KUCHING: There is no law in the Malaysian Legal System that can compel a party’s candidates or elected persons to pay penalties to the party concerned for failing to file their papers on nomination day or jumping ship after winning elections.
“This is why there is a significant number of political ‘kataks’ (party hoppers) in the nation,” said local political pundit Datuk Peter Minos.
He was commenting on the candidates agreement (CA) drawn up by Parti Bumi Kenyalang (PBK) to prevent elected candidates from jumping ship.
It is learnt that the party had put a price tag of RM50 million on its president and RM20 million on its other candidates.
Minos pointed out that the candidates agreement was unenforceable in law.
“Obviously, PBK seeks to prevent its candidates from bailing out at the last minute or its successful candidates to defect or jump ship. The question is — will PBK win any seat? Given PBK’s rather unknown standing and not yet proven ability.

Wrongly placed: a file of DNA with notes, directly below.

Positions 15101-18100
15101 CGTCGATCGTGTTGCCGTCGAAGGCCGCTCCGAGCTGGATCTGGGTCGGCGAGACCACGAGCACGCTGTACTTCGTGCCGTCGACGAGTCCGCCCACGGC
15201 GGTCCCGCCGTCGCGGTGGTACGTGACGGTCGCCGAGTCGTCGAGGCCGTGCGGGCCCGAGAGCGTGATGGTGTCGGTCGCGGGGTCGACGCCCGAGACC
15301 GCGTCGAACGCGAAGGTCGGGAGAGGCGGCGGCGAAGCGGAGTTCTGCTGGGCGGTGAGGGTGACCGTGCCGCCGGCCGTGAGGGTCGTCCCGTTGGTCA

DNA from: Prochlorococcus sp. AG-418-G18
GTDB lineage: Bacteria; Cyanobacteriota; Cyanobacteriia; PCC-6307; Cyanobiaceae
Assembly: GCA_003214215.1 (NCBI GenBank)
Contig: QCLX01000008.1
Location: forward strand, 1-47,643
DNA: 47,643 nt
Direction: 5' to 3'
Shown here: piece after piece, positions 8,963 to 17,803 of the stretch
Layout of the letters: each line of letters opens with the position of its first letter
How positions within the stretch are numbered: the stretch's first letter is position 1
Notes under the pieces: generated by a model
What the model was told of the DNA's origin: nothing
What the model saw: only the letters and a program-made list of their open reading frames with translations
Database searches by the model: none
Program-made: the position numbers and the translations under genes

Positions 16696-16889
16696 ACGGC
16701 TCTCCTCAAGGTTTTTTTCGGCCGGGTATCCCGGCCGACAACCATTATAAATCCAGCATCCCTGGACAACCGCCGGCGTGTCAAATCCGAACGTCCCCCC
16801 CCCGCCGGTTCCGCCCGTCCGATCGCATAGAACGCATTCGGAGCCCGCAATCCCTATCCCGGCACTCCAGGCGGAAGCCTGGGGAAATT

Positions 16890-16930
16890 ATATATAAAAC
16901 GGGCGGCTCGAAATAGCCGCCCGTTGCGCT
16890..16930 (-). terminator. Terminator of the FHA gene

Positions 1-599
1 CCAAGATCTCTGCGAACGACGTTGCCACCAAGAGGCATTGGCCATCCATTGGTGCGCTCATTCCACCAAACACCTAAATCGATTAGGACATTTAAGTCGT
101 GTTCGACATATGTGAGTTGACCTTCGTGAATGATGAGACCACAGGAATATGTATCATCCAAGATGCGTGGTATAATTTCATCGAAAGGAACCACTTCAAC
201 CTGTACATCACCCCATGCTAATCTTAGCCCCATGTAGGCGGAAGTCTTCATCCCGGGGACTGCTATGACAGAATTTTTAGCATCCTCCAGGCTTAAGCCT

“If PBK wins a seat and the elected one chooses to defect, then what? That elected representative does not have millions for one. And if he or she has the money, he or she is out of his or her mind to pay up.
“If PBK sues, PBK will lose as no law supports it,” he said, adding that the agreement was merely a political stunt for PBK to be heard by the masses.
Asked why party hoppers crossed over to other parties after winning an election, Minos said only they themselves knew the real answers.
“I can only say this — those who jump purely for the money are being looked down and frowned upon by the people.
“As for those who lose faith and confidence in their parties or top leaders, well that cannot be helped. It is their rights and freedom. That is why there is no law to prevent party hopping and defecting,” he said when contacted by New Sarawak Tribune.
Minos added to prevent party hopping, parties and their leaders must be able to retain the trust and confidence of their elected representatives at all times.
He added that they should not do anything, in words or actions, that could force their representatives to leave the parties.
“For instance, many in United Malays National Organisation (Umno) left because they see some top leaders going in and out of courts over criminal charges and they do not like it. I certainly don’t.
“At times, top Umno leaders make strange and unpalatable decisions and so some Umno members are very unhappy and they just run away. This is leaving on principles,” added Minos.